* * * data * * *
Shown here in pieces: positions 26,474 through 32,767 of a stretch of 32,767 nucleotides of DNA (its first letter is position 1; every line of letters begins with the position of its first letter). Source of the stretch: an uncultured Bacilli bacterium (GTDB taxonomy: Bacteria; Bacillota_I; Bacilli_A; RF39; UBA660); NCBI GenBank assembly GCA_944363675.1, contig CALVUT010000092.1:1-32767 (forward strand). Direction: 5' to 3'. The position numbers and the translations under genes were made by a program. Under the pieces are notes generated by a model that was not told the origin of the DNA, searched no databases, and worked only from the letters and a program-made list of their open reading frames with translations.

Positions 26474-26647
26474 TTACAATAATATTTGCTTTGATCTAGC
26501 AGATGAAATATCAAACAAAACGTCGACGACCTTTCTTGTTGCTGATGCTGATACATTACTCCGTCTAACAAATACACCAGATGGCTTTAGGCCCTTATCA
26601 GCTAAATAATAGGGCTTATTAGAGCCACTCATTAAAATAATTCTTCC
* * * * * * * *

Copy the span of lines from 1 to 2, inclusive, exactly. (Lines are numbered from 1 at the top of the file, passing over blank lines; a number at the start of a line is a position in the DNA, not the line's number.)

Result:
Shown here in pieces: positions 26,474 through 32,767 of a stretch of 32,767 nucleotides of DNA (its first letter is position 1; every line of letters begins with the position of its first letter). Source of the stretch: an uncultured Bacilli bacterium (GTDB taxonomy: Bacteria; Bacillota_I; Bacilli_A; RF39; UBA660); NCBI GenBank assembly GCA_944363675.1, contig CALVUT010000092.1:1-32767 (forward strand). Direction: 5' to 3'. The position numbers and the translations under genes were made by a program. Under the pieces are notes generated by a model that was not told the origin of the DNA, searched no databases, and worked only from the letters and a program-made list of their open reading frames with translations.

Positions 26474-26647